When it comes to voting for television series and stars at the Golden Globes, the Hollywood Foreign Press Assn. is often applauded for thinking outside the usual box and recognizing a broad cross-section of small screen talent, and being the first to reward new shows with awards acclaim.

It’s hard to imagine last year’s drama winner “The Crown” not getting a repeat nom — just as Emmy winner “The Handmaid’s Tale” is a lock for a dramatic nom of its own. Comedy king “Atlanta” and its star Donald Glover are not eligible this time around since the second season still has yet to debut, though the ratings juggernaut return of “Will & Grace” will undoubtedly slide into its place.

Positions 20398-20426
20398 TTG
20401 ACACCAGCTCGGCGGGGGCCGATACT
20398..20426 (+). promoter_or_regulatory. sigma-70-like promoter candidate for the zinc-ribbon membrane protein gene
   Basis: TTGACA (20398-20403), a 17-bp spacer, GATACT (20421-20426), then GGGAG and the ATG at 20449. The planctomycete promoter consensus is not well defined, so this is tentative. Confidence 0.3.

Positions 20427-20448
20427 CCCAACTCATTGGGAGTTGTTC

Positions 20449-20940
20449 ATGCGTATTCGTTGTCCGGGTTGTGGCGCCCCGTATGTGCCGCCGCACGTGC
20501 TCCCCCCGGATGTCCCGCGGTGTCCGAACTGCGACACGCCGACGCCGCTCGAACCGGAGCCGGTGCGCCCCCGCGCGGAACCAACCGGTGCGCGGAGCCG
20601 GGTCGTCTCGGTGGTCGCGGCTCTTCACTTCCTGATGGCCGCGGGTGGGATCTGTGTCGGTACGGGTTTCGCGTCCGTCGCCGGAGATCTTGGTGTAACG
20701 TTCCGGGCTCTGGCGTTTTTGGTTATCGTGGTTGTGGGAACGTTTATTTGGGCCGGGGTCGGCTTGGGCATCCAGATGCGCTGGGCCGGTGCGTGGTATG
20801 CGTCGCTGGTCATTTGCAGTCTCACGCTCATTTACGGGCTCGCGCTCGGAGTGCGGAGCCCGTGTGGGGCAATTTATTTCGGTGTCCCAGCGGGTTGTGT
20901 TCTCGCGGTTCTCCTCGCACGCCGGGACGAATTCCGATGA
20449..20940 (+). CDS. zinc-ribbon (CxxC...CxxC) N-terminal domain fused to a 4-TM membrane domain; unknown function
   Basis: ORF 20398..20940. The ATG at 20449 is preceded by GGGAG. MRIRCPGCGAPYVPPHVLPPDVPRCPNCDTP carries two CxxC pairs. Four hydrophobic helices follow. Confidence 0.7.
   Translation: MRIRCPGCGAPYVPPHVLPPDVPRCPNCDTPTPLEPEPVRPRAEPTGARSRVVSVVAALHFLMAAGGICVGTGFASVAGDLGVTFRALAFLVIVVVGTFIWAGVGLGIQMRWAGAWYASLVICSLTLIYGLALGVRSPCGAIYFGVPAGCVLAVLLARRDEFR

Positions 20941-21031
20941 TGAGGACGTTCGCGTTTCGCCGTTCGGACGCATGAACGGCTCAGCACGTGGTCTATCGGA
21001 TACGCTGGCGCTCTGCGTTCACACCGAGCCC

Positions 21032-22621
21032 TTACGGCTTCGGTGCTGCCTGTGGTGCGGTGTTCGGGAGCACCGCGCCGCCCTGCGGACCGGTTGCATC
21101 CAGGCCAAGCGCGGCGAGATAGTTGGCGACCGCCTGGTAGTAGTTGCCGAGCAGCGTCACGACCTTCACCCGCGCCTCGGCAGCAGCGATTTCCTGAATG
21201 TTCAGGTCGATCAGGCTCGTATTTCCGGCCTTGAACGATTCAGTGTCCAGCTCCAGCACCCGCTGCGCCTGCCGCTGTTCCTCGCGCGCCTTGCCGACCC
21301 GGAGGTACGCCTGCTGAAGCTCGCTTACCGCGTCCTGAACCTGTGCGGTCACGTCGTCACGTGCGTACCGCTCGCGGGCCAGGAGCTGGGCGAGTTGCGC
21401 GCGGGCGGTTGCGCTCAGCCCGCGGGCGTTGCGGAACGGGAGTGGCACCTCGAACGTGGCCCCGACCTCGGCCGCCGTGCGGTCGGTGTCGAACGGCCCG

Here, Variety predicts which names may be read aloud come official nominations on the morning of Dec. 11.


“The Crown” — Netflix
Recounting the story of a young Queen Elizabeth, this is one contender that truly puts the foreign in HFPA. Besides its setting on the other side of the pond, the story has international appeal due to its grand scope, both in production design and storytelling. As last year’s winner, it’s almost guaranteed to be recognized again.

“The Deuce” — HBO
The subject matter may be gritty, but the HBO period drama, which meticulously chronicles the rise of the porn industry in ’70s New York City, hails from acclaimed showrunner David Simon (“The Wire”). It also boasts a deep cast of HFPA favorites — from James Franco, who plays twins, to Maggie Gyllenhaal, who delivers a bravura performance.